21. Any program that won't fund you for 5 years minimum isn't worth your time imo. It's a good idea to contact the grad program coordinator and/or chair at schools that aren't clear on funding. I highly recommend getting in touch with your potential advisers' grad students, as well. They can discuss your POIs advising style (invaluable information!) and give you info on how funding plays out in practical terms (cost of living, research/conference funds, department awards, funding for a potential 6th or 7th year, how well the department does in supporting applications for external funding, etc) FWIW I'm currently in my 5th year and will be finishing the dissertation at the end of my 6th if all goes as planned. Most people take more than 5 years, which is why it's so important to get at least that in guaranteed funding. Ask programs if they will count university-wide or external fellowships against the funding they guarantee you; the better ones will not, and this gives grad students a bit of a cushion in the event they need more than 5 years to finish.
  22. I know this is an old post, but my 2 cents is: whatever the number of programs you fit and to which you can afford to apply. If I could do it all over again, I would've also cut programs with sketchy funding
  23. Hello all, just dropping in to send you good vibes as deadlines approach! If anyone has questions about UC Davis, feel free to PM me
  24. For those in history who may find this useful, my experiences have been: Summers after academic years 1 and 2 (pre-ABD): light research depending on internal and external travel grants; I went on at least 1 research trip both these summers. Mostly spent the time slogging through secondary literature and hanging out with family. Researched/planned funding applications. Summers after years 3 and 4 (ABD): heavy research, 1-2 long research trips or 4-5 short research trips. Many colleagues only did 1 long research trip both years, my project just happens to require a bunch of small archives. I did not have a fellowship last academic year, but I imagine if I did I wouldn't need to go on as many research trips as I am now (in summer 4). Experiences vary greatly based on myriad things. Also spent time researching/planning funding applications and organizing the material found during the trips (as an aside, I recommend doing this between research trips so you don't have documents from multiple archives waiting to be organized--it's such a pain!)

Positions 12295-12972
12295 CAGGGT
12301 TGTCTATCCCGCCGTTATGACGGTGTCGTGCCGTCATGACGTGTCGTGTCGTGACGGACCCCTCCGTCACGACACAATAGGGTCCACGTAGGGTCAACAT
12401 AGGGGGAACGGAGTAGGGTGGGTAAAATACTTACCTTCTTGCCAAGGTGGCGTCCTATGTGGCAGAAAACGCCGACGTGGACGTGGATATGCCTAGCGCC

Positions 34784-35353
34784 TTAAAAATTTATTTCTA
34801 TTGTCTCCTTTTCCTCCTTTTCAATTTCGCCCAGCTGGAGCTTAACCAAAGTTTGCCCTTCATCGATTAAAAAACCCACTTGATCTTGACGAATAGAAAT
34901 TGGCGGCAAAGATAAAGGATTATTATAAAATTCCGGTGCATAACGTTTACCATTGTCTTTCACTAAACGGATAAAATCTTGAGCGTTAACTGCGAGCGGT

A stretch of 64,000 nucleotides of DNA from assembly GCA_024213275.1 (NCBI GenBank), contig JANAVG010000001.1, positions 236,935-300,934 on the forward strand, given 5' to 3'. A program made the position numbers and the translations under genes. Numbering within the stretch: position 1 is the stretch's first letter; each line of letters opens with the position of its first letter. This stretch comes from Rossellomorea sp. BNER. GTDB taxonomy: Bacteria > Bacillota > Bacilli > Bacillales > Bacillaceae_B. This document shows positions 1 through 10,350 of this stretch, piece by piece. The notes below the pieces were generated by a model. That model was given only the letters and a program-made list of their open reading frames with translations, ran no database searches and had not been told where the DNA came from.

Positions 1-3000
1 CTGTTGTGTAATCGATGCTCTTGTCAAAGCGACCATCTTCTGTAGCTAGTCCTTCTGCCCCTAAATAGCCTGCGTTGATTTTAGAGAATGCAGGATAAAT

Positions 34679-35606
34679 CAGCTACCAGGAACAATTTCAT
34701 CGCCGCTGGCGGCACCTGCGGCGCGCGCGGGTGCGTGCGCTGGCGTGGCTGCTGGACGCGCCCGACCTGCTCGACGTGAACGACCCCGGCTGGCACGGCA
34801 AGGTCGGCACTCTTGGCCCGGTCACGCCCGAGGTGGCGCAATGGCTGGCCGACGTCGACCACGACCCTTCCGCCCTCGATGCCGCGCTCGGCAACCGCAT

25. I bought my last few laptops on eBay, refurbished or new, because I'm cheap. The first time I went for a 17" screen but at the time knew nothing about specs and the laptop was crap. My latest one is 15" which is much easier to lug around (the 17" killed me on research trips). I recommend paying attention to specs above all else. Once you figure out what specs you need, then you can figure out what form you want the laptop to take. Imo these are the minimum specs for historians who don't also moonlight as gamers: intel core i5+, 8GB RAM (my last laptop had 5GB and it was terrible, new one has 8 and works really well. if you can swing 16GB, that's even better, but it's expensive), SSD, 1080p. My laptop also has a good graphics chip, but this isn't as important unless you use it for gaming. I think it's the NVIDIA GTX 1050. Other really important things: battery life, battery life, battery life! Make sure it can stay charged for 8 hours + at minimum. How many ports do you need, if any? Screen size? Some people work well on smaller screens, others like larger ones where they can easily see two documents/websites side by side. Also, do you need a DVD/CD player? More and more people view these as vestigial but I use mine fairly often for documentaries that aren't available online. Finally, an underrated feature is a keyboard that lights up. It's silly, but having one was a revelation for me haha Good luck on your new acquisition! PS: I've had Dells all my life, but latest laptop is Acer and I absolutely love it. Don't be afraid to venture away from your typical brand, but if you do, make sure to look at reviews and ask around for info.